Simplified diagram of the Markov decision-analytic model.M

The square at left represents the decision to follow one of the treatment strategies. The indicates the Markov process, which leads to one of several health states. Circles represent chance events that may occur during each cycle and result in continued good health, one of several temporary or permanent disabling events, or death. Health states in the figure are simplified, and each represents multiple states in the actual model (for example, “disabled in NSR” includes patients in sinus rhythm with disability due to stroke, intracerebral hemorrhage, or chronic pulmonary toxicity caused by amiodarone). AF = atrial fibrillation; CNS = central nervous system (intracranial); CV = cardioversion; Mod-Sev = moderate to severe; nonCNS = extracranial; NSR = normal sinus rhythm.

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Figure 2.
Cost and effectiveness of eight treatment strategies in patients at moderate risk for ischemic stroke.CV

Strategies involving cardioversion ( ) alone as the initial approach are more effective and less expensive than other strategies. QALY = quality-adjusted life-year.

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Figure 3.
Sensitivity analysis of the rate of ischemic stroke with no therapy and the effectiveness of strategies involving cardioversion alone.arrowscrossesQALYssquares

Risk groups are shown with their respective ranges ( ). At the lowest rates of stroke, cardioversion followed by aspirin therapy on relapse ( ) provided the most benefit in quality-adjusted life-years ( ). Cardioversion alone followed by repeated cardioversion plus amiodarone therapy on relapse ( ) offered the most benefit for patients at moderate to high risk for ischemic stroke with no therapy. Although the range of ischemic stroke extends to 18% per year in the high-risk category, the upper bound in the figure is 8% per year for illustration purposes. Diamonds represent cardioversion alone followed by repeated cardioversion plus quinidine therapy on relapse; triangles represent cardioversion followed by warfarin therapy on relapse.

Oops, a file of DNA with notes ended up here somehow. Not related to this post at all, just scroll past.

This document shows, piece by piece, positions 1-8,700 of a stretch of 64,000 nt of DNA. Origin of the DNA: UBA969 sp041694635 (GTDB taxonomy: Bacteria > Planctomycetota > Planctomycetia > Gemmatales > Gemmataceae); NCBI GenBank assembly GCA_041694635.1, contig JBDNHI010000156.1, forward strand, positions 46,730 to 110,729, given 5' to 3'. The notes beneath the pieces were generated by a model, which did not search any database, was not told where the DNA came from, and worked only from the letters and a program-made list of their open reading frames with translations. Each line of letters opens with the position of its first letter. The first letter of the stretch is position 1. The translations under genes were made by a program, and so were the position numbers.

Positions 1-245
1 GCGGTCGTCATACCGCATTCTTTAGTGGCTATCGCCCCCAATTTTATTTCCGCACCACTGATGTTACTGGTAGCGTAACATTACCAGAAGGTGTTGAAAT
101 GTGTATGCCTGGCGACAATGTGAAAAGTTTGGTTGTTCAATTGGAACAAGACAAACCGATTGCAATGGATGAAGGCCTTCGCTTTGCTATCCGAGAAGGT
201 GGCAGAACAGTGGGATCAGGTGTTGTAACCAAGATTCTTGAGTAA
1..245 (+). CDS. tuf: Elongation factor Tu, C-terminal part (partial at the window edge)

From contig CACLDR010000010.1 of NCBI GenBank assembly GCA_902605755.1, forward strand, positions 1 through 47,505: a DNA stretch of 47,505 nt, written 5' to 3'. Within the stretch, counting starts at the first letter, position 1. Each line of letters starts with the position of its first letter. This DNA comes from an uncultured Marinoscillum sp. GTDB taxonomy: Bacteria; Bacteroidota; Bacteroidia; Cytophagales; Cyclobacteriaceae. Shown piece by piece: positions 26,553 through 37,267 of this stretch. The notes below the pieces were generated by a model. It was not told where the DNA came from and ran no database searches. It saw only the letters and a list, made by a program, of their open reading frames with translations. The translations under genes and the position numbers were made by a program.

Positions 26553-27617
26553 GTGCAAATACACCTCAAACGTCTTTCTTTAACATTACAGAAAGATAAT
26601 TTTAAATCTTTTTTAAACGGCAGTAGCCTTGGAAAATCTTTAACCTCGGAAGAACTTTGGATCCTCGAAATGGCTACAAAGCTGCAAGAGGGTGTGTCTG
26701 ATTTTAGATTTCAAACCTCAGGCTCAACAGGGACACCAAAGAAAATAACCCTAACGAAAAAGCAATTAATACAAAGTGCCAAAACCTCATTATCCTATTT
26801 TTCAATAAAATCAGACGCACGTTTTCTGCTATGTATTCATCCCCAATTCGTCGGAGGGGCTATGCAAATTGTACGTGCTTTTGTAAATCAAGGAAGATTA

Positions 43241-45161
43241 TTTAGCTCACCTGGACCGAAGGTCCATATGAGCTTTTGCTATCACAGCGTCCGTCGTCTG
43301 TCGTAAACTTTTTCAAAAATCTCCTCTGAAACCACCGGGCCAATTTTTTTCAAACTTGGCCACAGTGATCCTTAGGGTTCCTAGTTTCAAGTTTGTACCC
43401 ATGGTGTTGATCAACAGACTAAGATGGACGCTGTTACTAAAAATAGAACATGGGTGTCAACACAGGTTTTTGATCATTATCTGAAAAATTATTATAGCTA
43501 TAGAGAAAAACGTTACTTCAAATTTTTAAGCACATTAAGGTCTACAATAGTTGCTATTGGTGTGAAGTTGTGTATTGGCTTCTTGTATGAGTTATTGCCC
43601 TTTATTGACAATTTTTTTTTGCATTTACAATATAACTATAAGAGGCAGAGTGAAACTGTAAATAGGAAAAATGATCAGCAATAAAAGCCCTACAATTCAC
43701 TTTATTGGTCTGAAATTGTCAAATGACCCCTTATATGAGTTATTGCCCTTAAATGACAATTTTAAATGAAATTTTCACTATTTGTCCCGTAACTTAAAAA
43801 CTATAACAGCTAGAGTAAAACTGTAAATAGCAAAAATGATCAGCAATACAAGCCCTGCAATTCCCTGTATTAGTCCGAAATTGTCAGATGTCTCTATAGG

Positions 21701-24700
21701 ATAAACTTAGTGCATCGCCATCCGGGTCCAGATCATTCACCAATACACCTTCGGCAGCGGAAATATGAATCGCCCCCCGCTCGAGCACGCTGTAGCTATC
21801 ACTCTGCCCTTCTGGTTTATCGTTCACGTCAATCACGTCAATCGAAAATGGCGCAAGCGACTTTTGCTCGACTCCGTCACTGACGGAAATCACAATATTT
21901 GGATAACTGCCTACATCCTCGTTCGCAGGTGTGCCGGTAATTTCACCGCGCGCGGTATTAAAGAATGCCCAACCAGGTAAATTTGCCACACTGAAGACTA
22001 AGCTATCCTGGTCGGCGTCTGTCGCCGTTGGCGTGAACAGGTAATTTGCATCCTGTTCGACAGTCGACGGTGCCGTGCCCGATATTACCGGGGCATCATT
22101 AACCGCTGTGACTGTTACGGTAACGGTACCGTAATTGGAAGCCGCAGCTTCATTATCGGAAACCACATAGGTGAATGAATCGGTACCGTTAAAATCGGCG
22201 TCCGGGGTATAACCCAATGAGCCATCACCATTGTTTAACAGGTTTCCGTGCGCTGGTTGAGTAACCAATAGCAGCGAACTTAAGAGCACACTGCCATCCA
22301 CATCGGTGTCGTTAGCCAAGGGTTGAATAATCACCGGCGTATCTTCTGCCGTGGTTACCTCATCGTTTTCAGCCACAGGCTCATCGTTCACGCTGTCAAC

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Figure 4.
Tornado diagram of variables with significant influence on cost-effectiveness.Table 1white bars; striped bars;

The diagram showed variables identified in the sensitivity analysis that substantially affect the incremental cost-effectiveness when evaluated across the range of estimates from . The analysis includes cardioversion alone followed by repeated cardioversion plus amiodarone therapy on relapse compared with cardioversion followed by warfarin therapy on relapse. The analysis was performed at base-case estimates for moderate risk ( 3.6% per year) and high risk ( 5.3% per year) for ischemic stroke with no therapy. “Dominated” means that the incremental cost-effectiveness ratio reaches the threshold value beyond which the comparison strategy is less costly and more effective. See text for details. QALY = quality-adjusted life-year.